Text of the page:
David Hains: The marriage amendment: Was it worth it?
During the marriage amendment campaign, I had the privilege of representing our state's two bishops and Catholic Voice NC as I journeyed throughout the diocese explaining Church teaching about marriage.
I spoke at churches, both Catholic and Protestant, as well as schools, media outlets and community forums. For the most part I was welcomed by supporters and was listened to politely by opponents.
Anonymous online comments were a little more aggressive. I was called names including, "Bishop's henchman" and "simpering twister of words."
Millions were spent as anger fermented across the state. Was it all worth it? Back in December when the first poll was taken to measure North Carolinians' pulse on this issue, the level of support was roughly the same as it was on Election Day and the amendment passed with ease.
Since December, however, North Carolina has been portrayed in the media as a backward and discriminatory state.
Fighting a battle in the culture wars of America is the antithesis of what it means to be Church, and it is not fun. Our faith was in the center of this fight. We didn't start it, but we didn't shy away from our teaching that calls us to defend marriage.
My most vivid memory of the campaign was a blistering, one-way telephone conversation. The caller was absolutely livid at the support of the Church for the amendment. A lifelong Catholic, he said he was going to leave the Church and encourage others to do so. His pain was real and the hurt ran deep.
I was astonished that the good fight for the amendment could bring someone to a crossroad of rejecting Catholicism. Late in the campaign I started to ask myself, why are we here? I wasn't questioning the validity of Catholic teaching on traditional marriage. I am proud of the fact that our Church's teaching on marriage goes back to the Book of Genesis, and that it points to God's loving design for men and women.
My question was why this divisive fight had come to our state. Politics is the easy answer. But the political nature of the fight is a stumbling block to real understanding. Some may assume the Church is more Republican than Democrat because of her stance in defense of traditional marriage. But that assumption is wrong.
I have to listen to heartache and anger from Republicans whenever the bishops speak up in favor of a sensible federal immigration policy. The Church continues its wise political course that, depending on the issue, either confirms or challenges one's viewpoint.
Unfortunately, the real answer, I think, is fear. Both sides want to prevent a wrong. Supporters of the amendment fear that marriage, which we hold to be a sacred covenant established by God, could be redefined to mean just about anything.
Opponents fear that people who have same-sex attraction could be marginalized or mistreated – violating their inherent human dignity, which the Church also teaches is wrong. Acting on those fears, each side fights hard, which is to say they each land punches that hurt. The fight inevitably produces a winner and a loser. But with the polls closed, all of us, whether we are heterosexual or homosexual, need to figure out a way to live again in peace and dignity as brothers and sisters in Christ.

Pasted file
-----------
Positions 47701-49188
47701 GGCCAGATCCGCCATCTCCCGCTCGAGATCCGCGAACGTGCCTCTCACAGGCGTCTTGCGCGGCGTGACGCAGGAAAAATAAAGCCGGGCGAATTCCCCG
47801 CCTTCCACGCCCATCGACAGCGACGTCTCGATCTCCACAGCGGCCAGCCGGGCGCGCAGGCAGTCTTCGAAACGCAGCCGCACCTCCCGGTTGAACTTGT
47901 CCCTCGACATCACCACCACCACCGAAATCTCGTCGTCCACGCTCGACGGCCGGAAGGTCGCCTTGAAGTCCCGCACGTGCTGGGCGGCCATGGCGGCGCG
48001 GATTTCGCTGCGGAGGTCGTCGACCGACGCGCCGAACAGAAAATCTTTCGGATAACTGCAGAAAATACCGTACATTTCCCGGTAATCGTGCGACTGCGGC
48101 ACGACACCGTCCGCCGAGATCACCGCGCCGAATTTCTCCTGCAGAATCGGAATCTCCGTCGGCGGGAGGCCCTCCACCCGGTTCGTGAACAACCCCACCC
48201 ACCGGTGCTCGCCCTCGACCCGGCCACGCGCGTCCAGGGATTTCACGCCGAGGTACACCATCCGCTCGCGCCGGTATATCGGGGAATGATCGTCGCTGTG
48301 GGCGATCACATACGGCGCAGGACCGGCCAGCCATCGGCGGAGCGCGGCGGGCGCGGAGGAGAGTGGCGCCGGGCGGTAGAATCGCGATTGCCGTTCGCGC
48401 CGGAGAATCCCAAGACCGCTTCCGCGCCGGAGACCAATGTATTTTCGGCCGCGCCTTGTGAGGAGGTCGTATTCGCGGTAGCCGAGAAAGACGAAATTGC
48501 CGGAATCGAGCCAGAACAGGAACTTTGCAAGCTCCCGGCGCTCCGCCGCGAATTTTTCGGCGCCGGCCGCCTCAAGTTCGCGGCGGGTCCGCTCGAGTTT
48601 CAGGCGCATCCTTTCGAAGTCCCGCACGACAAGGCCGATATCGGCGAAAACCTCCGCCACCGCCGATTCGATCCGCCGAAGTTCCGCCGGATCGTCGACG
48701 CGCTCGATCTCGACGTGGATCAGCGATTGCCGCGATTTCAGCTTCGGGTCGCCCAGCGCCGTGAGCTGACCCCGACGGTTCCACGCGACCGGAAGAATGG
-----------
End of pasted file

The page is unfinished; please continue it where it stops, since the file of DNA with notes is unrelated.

Early in the campaign I had a long conversation with my counterpart in the Minnesota campaign for marriage. The fight there is much longer and divisive, and the statewide amendment vote won't be held until November. He thought that, regardless of the outcome, we could be fighting the same issue in five or 10 years.
The Church, he said, needs to be more active in promoting the institution of marriage and protecting its critical role in society. Amen. One of my last campaign appearances was a community forum in Charlotte that brought together supporters and opponents. The only thing we could agree on is that people on both sides of this issue need to talk more. I will gladly trade conversation for campaigning any day.
The campaign brought me into contact with the pride and pain of people with same-sex attraction in the 21st century. In my lifetime I've listened to and laughed at jokes where a homosexual person was the object of mirth.
My campaign experience has wiped away a wicked smile while helping me also appreciate the people of good will who stood for marriage.
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FROM THE PASTORS
Read and listen to homilies posted regularly by pastors at parishes within the Diocese of Charlotte:
- Fr. Frank Cancro at Queen of the Apostles
- Fr. Patrick Earl at St. Peter in Charlotte
- Fr. John Eckert at St. John the Baptist in Tryon
- Fr. Timothy Reid at St. Ann in Charlotte
- Fr. Benjamin Roberts at Our Lady of Lourdes in Monroe
- Fr. Patrick Winslow at St. Thomas Aquinas in Charlotte
- Watch full Masses live and on demand, listen to homilies and reflections from Sacred Heart Church in Salisbury
- Listen to homilies from St. William Catholic Church in Murphy